Is Debt Dumb? Three Helpful Perspectives on Debt

Hand vector created by freepik –

Personal finance gurus are always preaching that you should get out of debt. But what exactly is debt and why is it so bad?

The boring, simple definition is that debt is borrowing money. It’s paying later instead of right now.

But why is this bad? Let’s look at three definitions of debt that fly in the face of good financial sense.

Debt is Borrowing From Your Future Self

Usually we think of debt as borrowing from a lender, or a creditor. This is true, it just misses part of what is happening.

If you don’t pay for something now, up front, you’re future self is on the hook to pay for it.

This is an area where human beings always get into trouble. It is far too easy to discount the concerns of your future self when your present desires are at stake. Anyone who has ever tried to lose weight, beat procrastination, or develop new habits knows this all too well.

No One Negotiates a Pay Cut

“Think of borrowing money as negotiating a pay cut with your future self”

Preet Banerjee

Let’s say you really want an expensive new phone instead of making do with the one you have. You don’t have the money, so you buy it on a credit card and make the minimum payments.

The fact that you only have to make a small payment every month is what makes this seem appealing. No one likes seeing $1,000 vanish from their bank account in an instant.

But now what has happened? Your future paychecks are all worth less because you have to pay the credit card bill every month.

You wouldn’t ever negotiate a pay cut, but you’re fine lowering your real rate of pay by tacking on recurring expenses.

The irony is that by the time you pay off the credit card, your phone won’t be the newest and shiniest anymore and you’ll want to buy another. And of course, you won’t have the money saved up because that money was all going to paying off the last phone (plus interest).

Debt is Signing Away Your Freedom

Here’s a principle that few people understand: The more financial obligations you have, the less free you are.

If my lifestyle costs $20,000 a year and I lose my job, I have lots of options. There are an enormous number of ways to come up with $20,000.

In fact, with a cost of living that low, there’s a good chance that I don’t even need to find a job immediately. The less money you spend, the more you can save for a rainy day. Not only that, but the money you save goes farther, since each dollar saved is a higher percentage of your total budget.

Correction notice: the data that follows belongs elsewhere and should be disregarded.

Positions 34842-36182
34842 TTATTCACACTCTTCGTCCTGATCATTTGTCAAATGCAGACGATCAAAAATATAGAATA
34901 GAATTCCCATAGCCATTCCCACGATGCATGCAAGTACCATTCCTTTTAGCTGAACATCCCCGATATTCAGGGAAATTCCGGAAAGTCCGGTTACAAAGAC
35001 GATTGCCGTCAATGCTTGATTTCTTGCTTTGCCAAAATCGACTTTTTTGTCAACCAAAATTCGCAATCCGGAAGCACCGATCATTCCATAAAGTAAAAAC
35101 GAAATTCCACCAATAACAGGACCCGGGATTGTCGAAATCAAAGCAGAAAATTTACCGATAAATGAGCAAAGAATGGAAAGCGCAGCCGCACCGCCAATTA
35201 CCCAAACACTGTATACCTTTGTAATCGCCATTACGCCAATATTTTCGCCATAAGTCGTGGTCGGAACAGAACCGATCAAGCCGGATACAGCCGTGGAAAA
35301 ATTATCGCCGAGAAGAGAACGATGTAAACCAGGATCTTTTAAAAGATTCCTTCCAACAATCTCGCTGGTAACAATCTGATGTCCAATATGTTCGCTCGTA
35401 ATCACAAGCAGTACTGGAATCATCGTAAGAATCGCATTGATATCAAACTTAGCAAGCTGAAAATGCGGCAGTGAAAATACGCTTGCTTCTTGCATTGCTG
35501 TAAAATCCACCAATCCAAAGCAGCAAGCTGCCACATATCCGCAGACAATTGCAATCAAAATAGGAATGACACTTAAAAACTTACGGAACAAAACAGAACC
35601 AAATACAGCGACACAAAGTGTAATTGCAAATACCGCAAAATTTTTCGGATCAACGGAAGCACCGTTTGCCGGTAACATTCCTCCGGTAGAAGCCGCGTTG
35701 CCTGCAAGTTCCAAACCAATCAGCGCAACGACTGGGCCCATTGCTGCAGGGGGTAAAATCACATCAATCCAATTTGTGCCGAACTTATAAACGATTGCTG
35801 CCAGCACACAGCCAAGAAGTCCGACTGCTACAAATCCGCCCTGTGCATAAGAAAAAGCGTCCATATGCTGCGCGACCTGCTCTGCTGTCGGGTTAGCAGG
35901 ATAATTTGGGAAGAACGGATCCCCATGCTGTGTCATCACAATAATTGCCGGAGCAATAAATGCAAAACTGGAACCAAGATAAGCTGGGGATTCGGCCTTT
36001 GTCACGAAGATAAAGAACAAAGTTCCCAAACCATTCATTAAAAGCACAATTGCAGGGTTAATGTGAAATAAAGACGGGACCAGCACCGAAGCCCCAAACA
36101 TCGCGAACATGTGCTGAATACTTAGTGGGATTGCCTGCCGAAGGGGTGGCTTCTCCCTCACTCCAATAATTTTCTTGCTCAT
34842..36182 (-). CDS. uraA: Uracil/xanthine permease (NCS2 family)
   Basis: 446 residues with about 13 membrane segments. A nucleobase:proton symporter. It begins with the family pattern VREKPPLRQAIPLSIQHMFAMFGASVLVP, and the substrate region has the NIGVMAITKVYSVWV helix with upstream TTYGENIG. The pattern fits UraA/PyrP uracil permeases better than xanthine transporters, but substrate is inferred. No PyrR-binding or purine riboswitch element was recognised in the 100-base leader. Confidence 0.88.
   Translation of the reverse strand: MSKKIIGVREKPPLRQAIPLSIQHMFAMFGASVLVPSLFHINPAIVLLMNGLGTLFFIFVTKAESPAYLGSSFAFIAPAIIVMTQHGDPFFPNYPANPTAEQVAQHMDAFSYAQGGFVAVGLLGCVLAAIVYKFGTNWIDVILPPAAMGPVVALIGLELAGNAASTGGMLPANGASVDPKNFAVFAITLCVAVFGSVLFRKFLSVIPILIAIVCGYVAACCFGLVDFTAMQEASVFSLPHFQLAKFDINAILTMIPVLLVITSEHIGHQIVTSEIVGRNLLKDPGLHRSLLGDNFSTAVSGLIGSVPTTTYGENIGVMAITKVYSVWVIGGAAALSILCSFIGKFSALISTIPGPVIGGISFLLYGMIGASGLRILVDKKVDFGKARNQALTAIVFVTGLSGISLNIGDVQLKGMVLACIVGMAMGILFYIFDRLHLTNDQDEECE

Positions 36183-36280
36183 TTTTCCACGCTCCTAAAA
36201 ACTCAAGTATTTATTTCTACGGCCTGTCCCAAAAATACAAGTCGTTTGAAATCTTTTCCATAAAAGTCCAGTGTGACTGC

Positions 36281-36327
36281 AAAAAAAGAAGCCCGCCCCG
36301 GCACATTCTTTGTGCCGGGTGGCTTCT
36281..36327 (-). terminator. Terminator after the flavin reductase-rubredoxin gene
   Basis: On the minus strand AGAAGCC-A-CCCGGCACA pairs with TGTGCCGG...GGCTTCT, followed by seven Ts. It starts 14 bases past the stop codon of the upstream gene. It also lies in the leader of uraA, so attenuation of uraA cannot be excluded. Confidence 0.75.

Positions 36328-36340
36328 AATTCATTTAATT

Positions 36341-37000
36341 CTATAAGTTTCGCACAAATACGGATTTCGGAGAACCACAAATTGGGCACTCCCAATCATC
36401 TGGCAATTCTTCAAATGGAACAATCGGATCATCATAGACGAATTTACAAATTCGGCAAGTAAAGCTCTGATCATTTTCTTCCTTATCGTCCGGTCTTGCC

In the last section we talked about how borrowing money is the creation of an ongoing expense until the debt is paid off. Borrowing money increases your financial obligations. Obligations, by definition, limit your freedom.

It becomes even more of a tragedy when you realize that you’ve lost your freedom to be able to pay for stuff you’ve already bought. You’re sick of that stuff already. You want new, better stuff. Well, tough. Get back to work. Your credit card bills aren’t going to pay themselves.

Debt is Agreeing to Pay More Than Something is Worth

The other day I was at Jiffy Lube getting my oil changed. I overheard the cashier telling a customer about the new car he had just bought. $20,000 purchased on a 60 month loan at 5.19% interest with no money down.

Why this story struck me as funny is because usually people boast about how much money they save when making a big purchase: “Yeah, they were wanting $18,000 for it, but after two hours of playing hardball I got them to come down to $16,500.”

This guy bought a car that cost $20,000, but after interest is going to pay $22,750.

He must be a shrewd negotiator.

That might not sound like a big deal, but think about it like this: If you can’t afford something that costs $20,000, why would you agree to pay $22,750 for it?

In personal finance the smart strategy is pay less, earn more. Not earn less, pay more.

So is Debt Dumb?

Most of the time yes, debt is dumb. It doesn’t make your life better, it slowly enslaves you to let you buy things that you don’t appreciate five minutes later.

Of course, there is actually a way to use debt shrewdly. The only time when debt isn’t dumb is when you wisely apply the Golden Rule of Borrowing. But that is a lesson for another day. When it comes to buying things that you don’t need and can’t afford, yes, debt is dumb.

Latest posts by Matthew (see all)